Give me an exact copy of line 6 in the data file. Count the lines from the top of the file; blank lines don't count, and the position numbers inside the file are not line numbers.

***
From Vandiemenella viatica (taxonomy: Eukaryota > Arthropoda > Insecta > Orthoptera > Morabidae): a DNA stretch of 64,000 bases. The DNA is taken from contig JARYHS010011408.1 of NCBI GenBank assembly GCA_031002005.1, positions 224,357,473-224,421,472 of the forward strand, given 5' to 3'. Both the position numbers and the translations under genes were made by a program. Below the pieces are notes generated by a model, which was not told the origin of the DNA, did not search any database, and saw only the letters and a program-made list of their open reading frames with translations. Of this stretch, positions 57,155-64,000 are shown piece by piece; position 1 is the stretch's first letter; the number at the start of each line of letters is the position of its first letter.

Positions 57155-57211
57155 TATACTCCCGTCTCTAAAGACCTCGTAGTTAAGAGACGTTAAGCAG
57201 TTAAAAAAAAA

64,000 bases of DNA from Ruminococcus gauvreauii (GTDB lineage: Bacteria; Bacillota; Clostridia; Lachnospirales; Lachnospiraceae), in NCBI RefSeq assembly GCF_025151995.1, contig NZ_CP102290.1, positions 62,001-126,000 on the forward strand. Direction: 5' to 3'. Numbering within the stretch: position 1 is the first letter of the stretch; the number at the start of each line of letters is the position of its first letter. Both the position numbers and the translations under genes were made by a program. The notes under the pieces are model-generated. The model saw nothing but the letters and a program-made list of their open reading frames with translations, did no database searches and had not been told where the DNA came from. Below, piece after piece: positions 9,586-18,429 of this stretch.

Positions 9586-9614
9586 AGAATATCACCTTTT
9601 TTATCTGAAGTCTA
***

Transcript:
Positions 9586-9614